Common Sense

[IT has been said that common sense is the most uncommon of all

sense; but we suppose the term must be understood to mean " good

sense In common things." This rare and valuable quality cannot

be obtained from books, or bought for money. It must be the result

of clone observation and careful thought, while actually engaged

in the duties of every-day life, bearing its burdens, meeting

its trials, and sharing its responsibilities. The following lines are

so suggestive, that, although the style is not exactly according to

our taste, we give them, hoping they will teach a useful lesson.

They are from the pen of B. Frank Russell, in Wood’s Household

Magazine. G. H.  BELL.]

'"Tis plain to me," said a farmer's wife,

"Those boys will make their mark in life;

They never were made to handle a hoe,

And at once to college ought to go.

There's Fred, he's little better'n a fool,

But John and Henry must go to school."

"Well, really, wife," quoth farmer Brown,

As he set his dish of apples down,

"Fred does more work in a day for me

Than both his brothers do in three.

"Book larnin' will never plant one's corn,

Nor hoe potatoes, sure as you're born,

Nor mend a rod of broken fence;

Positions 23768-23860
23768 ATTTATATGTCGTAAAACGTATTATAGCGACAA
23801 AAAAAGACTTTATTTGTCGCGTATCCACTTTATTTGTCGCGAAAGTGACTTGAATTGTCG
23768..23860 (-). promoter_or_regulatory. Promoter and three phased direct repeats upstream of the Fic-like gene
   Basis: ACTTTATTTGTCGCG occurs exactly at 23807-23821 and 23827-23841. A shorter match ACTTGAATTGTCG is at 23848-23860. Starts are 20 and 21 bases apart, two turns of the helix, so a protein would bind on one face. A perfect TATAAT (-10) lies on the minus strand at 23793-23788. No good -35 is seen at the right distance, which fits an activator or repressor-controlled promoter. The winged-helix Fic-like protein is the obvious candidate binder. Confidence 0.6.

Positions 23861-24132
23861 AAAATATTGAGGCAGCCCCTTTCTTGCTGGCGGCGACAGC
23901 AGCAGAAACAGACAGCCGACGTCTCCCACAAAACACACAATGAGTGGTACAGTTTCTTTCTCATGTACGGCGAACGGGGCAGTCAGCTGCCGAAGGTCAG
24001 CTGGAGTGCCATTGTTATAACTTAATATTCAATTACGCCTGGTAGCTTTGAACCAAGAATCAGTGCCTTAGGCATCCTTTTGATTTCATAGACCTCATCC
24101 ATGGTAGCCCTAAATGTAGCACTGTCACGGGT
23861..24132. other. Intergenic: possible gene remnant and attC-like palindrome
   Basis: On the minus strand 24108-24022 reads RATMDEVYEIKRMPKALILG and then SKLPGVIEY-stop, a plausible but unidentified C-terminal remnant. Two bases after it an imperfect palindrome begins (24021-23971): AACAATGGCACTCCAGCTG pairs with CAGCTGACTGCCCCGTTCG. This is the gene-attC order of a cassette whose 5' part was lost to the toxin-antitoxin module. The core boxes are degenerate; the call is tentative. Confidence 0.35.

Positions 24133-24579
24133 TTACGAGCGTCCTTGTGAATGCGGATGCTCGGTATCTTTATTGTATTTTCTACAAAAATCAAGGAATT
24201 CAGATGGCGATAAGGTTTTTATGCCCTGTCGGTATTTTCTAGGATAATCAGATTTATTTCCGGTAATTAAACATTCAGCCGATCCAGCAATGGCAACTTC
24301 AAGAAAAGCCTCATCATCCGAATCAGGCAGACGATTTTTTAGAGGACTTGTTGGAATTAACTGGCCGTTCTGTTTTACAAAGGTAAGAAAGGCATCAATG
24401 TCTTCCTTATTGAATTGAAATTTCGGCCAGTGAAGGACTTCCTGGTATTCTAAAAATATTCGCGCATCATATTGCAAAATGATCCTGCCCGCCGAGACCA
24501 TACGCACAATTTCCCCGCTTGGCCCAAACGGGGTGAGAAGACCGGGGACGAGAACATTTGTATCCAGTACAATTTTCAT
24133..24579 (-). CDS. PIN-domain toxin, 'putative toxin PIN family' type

For my part, give me common sense."

But his knowing wife was bound to rule,

And John and Henry were sent to school.

While Fred, of course, was left behind;

For his mother said he had no mind.

Five years at school, the students spent;

Then into business each one went.

John learned to play the flute and fiddle,

And parted his hair, of course, in the middle;

While his brother looked rather higher than he,

And hung out a sign, "H. Brown, M. D."

Meanwhile at home their brother Fred

Had taken a notion into his head;

But he quietly trimmed his apple trees,

And weeded onions, and planted peas;

While somehow, either by hook or crook,

He managed to read full many a book,

Until at last his father said

He was getting "book larnin'" into his head;

"But, for all that," added farmer Brown,

"He's the smartest boy there is in town."

The war broke out, and Captain Fred

A hundred men to the battle led,

And when the rebel flag came down,

Went marching home as General Brown.

But he went to work on the farm again,

And planted corn, and sowed his grain;

He shingled the barn, and mended the fence;

And people declared " he had common sense."

Now common sense was very rare,

And the State House needed a portion there;

So the "family dunce" moved into town,

And people called him Governor Brown;

And his brothers who went to the city school

Came home to live with "mother's fool."